‘The Zookeeper’s Wife,’ directed by Nick Caro from Diane Ackerman’s non-fiction book. It’s the story of Jan and Antonina Zabinski, who hid Jewish ‘guests’ at their zoo during the war. They had more than three hundred guests during the time and all but two survived.
The film is gorgeous to look at, which makes the difficult scenes depicting the horrors of war more vivid and true. The scene with Antonina and her animals may be a bit too cutesy, but it helps send the message across. Jessica Chastain is good, but I felt some ofd the scenes were too Oscar bait-y, as if she is begging for some kind of recognition. I found Daniel Bruhl more effective – eerily sexy and at the same time scary, as the Nazi zookeeper from Berlin. There were some confusing parts in the middle here, but the latter parts was poignant and wraps up the film effectively. I wish it had just a little bit more passion – at times it feels very tempered and tame. I find myself still contemplating, after all these years, all the damages the Second World War brought to a lot of people.
In case you were wondering why there have been a lot of Ella Fitzgerald tributes lately, it’s because this year would have been her 100th birthday. Swedish jazz singer has released a new album called ‘Ella Lives’ wherein she sings ten songs associated with the Queen of Jazz. Buczek, to be honest, is mostly unknown to me, but I am not on the up and up on Swedish jazz singers anyway. She has a nice reedy voice, but her style is definitely more rigid than Ella’s. I like her most when she has room to sing within the arrangements. Martin Sjöstedt apparently did the arrangements here, and some are too mannered for my taste, trying too much to be jazz than tuneful. But in songs like ‘Tenderly,’ and ‘The Very Thought Of You,’ for example, Buczek gets to exercise her appealing vocals. And even in others like ‘Misty,’ she soars. Although she doesn’t sing this particular Cole Porter song here, I wanna tell her musicians: Don’t Fence Her In.
Directed by Owen Moverman, ‘The Dinner’ is an overlong and exasperating film. I found myself so bored by it, never connected with any of its characters – loathed almost all of them, actually – and couldn’t wait for it to end. Even the food in the film (most of the time a saving grace) was annoying/ I really can’t find anything too mice to say about this. And that is weird considering I like most of the cast – Richard Gere, the luminescent Laura Linney, Rebecca Hall and Steve Coogan. Centered around a family breaking bread discussing a tragic event involving their kids, it takes too long for us to understand what is really going on – everyone keeps on avoiding the issue – so we are left feeling frustrated and, in the end, no longer caring. Plus, the movie clocks in at 120 minutes, and those feel like long long minutes. Rarely do I feel like my time is truly wasted watching a film, and this is one of those instances.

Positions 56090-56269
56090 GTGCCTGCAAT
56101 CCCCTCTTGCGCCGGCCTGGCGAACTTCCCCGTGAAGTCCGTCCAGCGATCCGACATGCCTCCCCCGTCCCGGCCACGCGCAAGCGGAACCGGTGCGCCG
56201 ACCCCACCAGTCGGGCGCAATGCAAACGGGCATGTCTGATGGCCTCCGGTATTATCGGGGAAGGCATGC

I sometimes forget that the Gucci house makes good performances (well, sometimes) and I also forgot you can get some great perfumes at the men’s department store counter. Put those two sentences together and I am delighted to write that Gucci’s newest men’s scent, Gucci Guilty Absolute is a complete knockout. It’s quirky and unique, and I think very accessible, though I have read that it has incited polarizing reactions.
It’s a very woods-centric fragrances – as it starts with very dry woods – a dark resinous forest with hints of a hospital ward tainted with a hot of whiskey. And then some vetiver comes in, but the dark moody kind – inky and dank. But it all comes together in a surprisingly light way. Here I am right now, with three digit temperatures, but it never feels overwhelming. It’s heady but not headache inducing. Alberto Morillo signed this fragrance with Gucci Creative Director Alessandro Michele and I bet this doesn’t stay long out there. It’s not mainstream enough and some people have even described it as something that smells like Band-Aid. But it has gotten almost unanimous raves from perfumistas everywhere, and I am scared that that would seal its doom. I haven’t kept track of every single release this year, but Gucci Guilty Absolute would be tough to beat as the year’s best men’s department store fragrance. This is the perfect scent to pick up at Duty Free, and I am traveling soon so it would be safe to assume a bottle would be mine soon. Very soon.